A tilism, on the other hand, has all the qualities of a heroine. With all the allure and magnetism of a beauteous damsel, a tilism beckons all and sundry towards itself. Full of profound, unfathomable mysteries, it enthralls and captivates. And in the end, it is won over by the tricks of ayyari, yielding in return, its secret cache of wealth and treasures.
A tilism is more or less the product of three A’s – ayyari, astrology and architecture. An issue-less king, who had much to bequest but none to bequeath it to, used to consult astrologers to ascertain if someone worth all the treasure would ever be born in his dynasty. The astrologers would predict the name and physical attributes of this worthy future legatee. The king then invited the best ayyars, astrologers, ramal-throwers, medicine men, craftsmen, artisans and mechanics of his kingdom. His treasure would be buried and a large mansion full of gardens and pavilions, cellars and corridors, verandahs and halls, hidden doors and secret passages, traps and mazes and tricks and trappings would be set-up over it. All these snares were set in such a way that if anyone other than the intended legatee entered the tilism he was soon ensnared and imprisoned. Though none would be killed – whenever the rightful owner came, he or she would crack the tilism, eventually freeing all prisoners and collecting the legacy.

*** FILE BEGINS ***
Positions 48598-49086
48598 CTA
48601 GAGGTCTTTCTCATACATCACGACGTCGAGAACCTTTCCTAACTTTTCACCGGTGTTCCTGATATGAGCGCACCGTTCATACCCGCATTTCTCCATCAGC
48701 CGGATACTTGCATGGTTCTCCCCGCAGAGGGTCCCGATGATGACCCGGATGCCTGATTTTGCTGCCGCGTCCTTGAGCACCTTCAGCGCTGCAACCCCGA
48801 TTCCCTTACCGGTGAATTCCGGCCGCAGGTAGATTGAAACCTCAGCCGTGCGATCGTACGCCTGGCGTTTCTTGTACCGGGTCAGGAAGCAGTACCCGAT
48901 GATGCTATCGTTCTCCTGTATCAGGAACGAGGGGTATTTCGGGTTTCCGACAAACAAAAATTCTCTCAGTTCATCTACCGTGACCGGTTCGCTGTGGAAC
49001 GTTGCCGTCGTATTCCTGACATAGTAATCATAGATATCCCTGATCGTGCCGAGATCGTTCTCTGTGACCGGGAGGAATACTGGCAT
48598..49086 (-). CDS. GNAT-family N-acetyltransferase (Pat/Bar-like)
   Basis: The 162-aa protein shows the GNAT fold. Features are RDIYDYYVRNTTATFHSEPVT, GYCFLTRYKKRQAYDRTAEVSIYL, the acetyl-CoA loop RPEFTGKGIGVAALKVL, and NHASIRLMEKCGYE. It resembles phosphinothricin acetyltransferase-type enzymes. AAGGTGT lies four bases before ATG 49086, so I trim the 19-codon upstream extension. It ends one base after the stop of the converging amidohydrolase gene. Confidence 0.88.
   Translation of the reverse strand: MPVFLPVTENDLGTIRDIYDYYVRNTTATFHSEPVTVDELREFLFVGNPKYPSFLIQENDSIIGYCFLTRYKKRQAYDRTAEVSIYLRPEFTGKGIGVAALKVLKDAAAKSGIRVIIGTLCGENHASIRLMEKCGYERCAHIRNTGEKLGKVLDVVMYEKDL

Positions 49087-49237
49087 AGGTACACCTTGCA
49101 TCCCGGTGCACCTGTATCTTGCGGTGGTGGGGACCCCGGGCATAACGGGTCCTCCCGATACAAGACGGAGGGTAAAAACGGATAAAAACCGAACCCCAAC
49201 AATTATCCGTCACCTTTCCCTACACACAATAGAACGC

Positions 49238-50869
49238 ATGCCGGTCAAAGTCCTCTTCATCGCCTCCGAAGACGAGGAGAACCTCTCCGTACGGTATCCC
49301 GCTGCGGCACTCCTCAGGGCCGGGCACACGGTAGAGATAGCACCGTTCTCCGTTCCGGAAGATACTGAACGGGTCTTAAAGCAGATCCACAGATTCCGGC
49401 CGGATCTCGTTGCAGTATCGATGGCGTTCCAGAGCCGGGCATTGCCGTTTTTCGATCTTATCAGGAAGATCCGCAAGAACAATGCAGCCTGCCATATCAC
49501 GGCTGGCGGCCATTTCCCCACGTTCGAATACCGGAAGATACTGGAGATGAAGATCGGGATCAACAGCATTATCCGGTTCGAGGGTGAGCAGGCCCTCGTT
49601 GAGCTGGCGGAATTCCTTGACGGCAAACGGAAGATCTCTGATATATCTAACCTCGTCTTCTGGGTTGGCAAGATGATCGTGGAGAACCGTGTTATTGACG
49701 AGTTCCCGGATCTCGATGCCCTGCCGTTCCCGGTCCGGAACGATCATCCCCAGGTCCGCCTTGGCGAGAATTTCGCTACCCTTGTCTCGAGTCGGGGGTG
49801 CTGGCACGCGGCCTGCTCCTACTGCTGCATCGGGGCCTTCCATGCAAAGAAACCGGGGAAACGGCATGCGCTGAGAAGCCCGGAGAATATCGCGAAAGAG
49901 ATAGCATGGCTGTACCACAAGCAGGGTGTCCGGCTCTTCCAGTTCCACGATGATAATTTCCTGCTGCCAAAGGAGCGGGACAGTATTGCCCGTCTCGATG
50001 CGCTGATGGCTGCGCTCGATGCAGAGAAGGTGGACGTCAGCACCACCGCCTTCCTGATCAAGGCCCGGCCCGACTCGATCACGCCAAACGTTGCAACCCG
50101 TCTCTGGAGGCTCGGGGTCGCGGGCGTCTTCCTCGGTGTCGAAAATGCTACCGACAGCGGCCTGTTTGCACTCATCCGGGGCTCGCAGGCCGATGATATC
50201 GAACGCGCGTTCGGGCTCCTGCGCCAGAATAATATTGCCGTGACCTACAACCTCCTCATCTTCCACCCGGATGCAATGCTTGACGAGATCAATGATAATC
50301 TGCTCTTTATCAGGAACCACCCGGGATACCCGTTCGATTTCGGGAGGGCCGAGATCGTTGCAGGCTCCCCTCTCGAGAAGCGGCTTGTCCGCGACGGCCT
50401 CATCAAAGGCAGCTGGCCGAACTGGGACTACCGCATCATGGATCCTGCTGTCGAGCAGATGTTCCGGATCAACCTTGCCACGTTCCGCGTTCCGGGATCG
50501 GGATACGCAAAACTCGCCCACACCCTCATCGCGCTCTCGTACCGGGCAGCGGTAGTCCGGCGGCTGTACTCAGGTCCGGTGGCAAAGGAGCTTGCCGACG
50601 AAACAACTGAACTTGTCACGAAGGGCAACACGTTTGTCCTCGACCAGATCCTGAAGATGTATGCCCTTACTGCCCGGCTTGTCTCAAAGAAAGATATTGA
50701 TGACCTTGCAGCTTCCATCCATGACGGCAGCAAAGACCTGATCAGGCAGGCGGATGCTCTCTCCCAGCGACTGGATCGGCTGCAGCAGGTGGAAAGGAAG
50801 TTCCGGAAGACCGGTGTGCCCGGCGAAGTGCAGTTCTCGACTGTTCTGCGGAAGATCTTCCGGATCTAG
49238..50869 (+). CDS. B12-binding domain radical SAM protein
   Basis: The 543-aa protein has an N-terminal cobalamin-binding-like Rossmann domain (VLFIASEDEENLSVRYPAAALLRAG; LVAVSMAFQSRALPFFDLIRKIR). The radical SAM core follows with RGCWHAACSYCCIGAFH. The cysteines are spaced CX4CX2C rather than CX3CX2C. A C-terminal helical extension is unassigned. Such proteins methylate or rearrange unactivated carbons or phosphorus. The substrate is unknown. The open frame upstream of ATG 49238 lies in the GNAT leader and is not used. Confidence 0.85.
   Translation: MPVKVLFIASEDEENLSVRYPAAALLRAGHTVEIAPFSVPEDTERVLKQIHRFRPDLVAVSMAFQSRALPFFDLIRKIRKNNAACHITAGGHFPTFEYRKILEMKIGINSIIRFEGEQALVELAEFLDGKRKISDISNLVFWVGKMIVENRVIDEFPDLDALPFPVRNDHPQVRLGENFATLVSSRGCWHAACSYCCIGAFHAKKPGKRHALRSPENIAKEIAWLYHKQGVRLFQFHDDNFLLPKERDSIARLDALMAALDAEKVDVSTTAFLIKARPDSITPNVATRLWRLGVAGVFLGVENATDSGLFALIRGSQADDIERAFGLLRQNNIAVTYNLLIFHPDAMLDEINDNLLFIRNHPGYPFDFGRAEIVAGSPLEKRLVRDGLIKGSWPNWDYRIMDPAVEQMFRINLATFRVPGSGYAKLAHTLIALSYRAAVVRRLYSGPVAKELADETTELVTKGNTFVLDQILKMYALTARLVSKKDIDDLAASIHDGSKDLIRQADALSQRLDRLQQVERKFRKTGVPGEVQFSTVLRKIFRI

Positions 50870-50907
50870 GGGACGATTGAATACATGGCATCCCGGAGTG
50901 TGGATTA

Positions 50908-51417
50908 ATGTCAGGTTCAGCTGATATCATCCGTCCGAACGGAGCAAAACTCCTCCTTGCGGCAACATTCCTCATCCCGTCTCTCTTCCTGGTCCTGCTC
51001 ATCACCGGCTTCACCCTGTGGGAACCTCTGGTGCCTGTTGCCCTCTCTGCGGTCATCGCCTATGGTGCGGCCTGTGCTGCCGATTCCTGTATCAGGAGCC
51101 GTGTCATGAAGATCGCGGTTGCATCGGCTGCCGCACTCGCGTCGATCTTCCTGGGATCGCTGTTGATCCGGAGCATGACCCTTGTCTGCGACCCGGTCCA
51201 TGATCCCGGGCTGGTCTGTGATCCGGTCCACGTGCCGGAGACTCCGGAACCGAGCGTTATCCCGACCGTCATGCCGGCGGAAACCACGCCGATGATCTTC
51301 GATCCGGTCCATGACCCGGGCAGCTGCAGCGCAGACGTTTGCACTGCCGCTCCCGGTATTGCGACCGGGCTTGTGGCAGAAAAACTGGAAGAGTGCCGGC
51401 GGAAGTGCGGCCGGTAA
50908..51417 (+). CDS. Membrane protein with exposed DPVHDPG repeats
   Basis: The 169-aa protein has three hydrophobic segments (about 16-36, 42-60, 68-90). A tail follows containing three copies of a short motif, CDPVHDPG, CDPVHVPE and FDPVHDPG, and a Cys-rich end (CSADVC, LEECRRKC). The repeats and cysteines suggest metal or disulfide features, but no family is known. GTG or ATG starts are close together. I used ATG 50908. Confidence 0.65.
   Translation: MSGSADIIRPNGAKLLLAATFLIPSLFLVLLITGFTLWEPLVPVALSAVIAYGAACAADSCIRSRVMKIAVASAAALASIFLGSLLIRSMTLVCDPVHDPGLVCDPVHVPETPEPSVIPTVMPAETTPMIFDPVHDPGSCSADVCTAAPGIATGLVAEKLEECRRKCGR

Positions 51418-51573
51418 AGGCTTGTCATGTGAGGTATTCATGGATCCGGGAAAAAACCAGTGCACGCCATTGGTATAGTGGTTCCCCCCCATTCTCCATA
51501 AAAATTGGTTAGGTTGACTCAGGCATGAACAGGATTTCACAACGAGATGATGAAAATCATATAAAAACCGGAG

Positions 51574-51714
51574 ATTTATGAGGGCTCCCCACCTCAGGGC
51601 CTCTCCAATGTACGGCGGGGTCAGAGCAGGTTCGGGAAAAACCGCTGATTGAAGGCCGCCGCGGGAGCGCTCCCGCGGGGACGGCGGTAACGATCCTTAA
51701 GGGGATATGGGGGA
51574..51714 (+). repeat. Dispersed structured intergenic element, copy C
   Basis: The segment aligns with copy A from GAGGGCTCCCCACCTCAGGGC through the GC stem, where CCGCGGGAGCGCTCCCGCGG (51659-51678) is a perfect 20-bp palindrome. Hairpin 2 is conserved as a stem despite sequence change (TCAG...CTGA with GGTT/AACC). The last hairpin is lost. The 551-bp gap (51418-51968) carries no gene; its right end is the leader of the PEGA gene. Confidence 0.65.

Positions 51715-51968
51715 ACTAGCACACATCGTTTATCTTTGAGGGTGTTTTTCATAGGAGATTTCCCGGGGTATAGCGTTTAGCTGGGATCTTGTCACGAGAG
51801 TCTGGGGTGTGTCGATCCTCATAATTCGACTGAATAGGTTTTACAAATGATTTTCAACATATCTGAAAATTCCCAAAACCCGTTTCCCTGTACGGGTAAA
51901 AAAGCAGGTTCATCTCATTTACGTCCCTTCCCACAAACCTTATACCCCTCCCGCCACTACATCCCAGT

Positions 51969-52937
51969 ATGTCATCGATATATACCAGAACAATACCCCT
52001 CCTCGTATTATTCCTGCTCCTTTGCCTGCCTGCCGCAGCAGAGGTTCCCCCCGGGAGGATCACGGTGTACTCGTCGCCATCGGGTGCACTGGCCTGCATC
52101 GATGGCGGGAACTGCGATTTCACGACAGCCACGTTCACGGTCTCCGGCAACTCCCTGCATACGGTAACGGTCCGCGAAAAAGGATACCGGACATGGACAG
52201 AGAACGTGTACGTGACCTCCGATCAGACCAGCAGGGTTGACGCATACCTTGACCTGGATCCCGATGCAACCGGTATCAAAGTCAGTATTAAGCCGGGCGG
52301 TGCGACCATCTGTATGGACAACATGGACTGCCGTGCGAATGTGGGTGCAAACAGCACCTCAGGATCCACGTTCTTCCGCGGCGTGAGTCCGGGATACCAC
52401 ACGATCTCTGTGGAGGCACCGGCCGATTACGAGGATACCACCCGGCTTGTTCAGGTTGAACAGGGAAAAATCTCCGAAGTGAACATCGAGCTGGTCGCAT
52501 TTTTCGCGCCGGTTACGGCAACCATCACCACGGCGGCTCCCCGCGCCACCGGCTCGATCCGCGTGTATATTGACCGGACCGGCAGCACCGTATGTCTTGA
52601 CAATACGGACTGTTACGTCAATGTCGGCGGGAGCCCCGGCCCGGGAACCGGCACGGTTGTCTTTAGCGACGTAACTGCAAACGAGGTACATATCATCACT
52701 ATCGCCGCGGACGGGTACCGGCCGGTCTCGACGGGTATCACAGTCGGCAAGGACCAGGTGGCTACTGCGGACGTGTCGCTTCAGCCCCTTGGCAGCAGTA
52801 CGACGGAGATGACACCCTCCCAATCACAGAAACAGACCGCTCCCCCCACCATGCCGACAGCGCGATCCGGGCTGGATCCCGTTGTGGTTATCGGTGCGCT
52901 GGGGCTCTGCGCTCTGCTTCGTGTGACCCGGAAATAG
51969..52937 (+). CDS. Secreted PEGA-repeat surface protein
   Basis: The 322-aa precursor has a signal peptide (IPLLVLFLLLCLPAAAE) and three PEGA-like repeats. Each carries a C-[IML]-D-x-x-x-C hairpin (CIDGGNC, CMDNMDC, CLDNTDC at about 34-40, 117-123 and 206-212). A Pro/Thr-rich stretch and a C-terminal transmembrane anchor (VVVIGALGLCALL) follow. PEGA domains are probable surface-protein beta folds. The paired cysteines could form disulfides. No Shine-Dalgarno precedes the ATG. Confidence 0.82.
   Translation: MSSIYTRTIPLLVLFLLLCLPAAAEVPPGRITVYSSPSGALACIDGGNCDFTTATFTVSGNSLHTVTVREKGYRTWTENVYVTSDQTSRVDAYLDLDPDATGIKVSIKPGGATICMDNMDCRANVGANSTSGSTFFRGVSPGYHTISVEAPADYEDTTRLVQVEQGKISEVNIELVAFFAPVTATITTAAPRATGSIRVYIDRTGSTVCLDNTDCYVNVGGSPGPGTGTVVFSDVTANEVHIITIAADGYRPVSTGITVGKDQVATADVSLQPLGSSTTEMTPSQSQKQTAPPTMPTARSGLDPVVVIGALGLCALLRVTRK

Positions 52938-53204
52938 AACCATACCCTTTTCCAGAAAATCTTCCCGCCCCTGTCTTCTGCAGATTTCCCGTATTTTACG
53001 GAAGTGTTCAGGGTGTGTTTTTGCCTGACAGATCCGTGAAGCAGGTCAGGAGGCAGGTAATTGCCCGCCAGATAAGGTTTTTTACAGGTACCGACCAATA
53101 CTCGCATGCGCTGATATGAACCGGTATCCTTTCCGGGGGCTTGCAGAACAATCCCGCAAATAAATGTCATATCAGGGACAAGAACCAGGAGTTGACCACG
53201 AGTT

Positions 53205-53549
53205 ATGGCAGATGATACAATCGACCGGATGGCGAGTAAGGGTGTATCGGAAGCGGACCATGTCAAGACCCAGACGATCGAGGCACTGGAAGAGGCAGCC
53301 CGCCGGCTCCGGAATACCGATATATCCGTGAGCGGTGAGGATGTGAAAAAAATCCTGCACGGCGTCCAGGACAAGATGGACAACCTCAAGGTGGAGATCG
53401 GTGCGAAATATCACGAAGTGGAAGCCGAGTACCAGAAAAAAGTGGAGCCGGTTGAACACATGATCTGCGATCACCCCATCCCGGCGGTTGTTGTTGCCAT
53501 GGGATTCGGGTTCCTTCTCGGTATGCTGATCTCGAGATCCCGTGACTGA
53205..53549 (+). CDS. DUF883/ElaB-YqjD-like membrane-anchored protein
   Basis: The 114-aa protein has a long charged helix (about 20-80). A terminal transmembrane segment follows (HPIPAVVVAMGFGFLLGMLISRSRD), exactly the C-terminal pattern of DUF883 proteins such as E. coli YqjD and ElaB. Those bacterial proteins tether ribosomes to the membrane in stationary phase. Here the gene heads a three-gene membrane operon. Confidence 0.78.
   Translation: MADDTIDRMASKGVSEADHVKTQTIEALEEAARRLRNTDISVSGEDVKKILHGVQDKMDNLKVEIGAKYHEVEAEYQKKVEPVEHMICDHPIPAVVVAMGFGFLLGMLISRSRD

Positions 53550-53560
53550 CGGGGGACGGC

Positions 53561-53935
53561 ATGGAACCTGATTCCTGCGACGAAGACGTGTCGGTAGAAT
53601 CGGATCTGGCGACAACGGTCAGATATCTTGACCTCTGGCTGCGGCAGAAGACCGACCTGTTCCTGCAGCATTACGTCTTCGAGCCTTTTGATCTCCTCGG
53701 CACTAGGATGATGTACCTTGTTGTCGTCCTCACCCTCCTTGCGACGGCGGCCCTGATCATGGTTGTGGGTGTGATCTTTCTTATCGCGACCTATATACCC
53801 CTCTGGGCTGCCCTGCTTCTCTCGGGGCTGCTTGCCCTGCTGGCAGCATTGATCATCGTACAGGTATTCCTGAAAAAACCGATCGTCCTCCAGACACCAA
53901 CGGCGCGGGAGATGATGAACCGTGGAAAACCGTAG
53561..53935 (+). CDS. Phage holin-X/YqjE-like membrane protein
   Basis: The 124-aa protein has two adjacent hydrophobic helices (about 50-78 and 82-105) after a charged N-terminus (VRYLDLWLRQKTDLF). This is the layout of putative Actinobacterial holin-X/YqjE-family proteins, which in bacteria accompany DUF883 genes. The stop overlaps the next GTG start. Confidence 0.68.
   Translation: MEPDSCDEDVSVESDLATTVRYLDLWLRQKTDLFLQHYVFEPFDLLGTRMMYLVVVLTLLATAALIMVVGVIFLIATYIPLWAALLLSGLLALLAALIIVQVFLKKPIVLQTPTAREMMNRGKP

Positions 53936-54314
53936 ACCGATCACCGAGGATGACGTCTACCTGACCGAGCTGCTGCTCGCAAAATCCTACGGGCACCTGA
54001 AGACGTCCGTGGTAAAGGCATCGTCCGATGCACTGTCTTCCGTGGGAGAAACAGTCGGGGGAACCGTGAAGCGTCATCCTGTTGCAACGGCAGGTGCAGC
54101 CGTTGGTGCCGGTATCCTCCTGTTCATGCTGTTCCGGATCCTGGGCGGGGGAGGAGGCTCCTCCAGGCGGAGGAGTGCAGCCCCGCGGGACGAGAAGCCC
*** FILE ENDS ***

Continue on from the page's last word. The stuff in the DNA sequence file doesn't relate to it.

These tilisms become key elements in the novel. The various maneuvers that the adventurer undertakes in order to unearth the secret of the tilism, the snares that he encounters in the way, all form an interesting and essential part of Chandrakanta. The nuances of both the tilisms in the novel – one of buildings and the other of gardens are both equally well-described. Hence, the mystery, beauty, and complicated nature of the tilism make it an ideal heroine, more than Chandrakanta, who is, of course, beautiful and resourceful, but loses out to the tilism when it comes to the importance attached to it. In fact, the efforts to get to Chandrakanta are only efforts to unearth the secrets of the heroine, the tilism.
Such is the tale of Chandrakanta – there is true love vis-à-vis the rocks strewn in its path. There is the loyalty of friends juxtaposed with evil and villainy. There is battlefield valour in the face of pusillanimous skullduggery. And finally, there is the cracking of a cunningly laid tilism by some sharp ayyari tricks.
Khatri, Devakinandan. Chandrakanta. 1888. New Delhi: Penguin, 2008.
Deepti Singh (PhD) is an environmentalist with a passion for literature. Her hobbies include dabbling in crime fiction and translation. Currently, she is in deliberations with a publisher with regard to her English translation of Khatri’s Chandrakanta.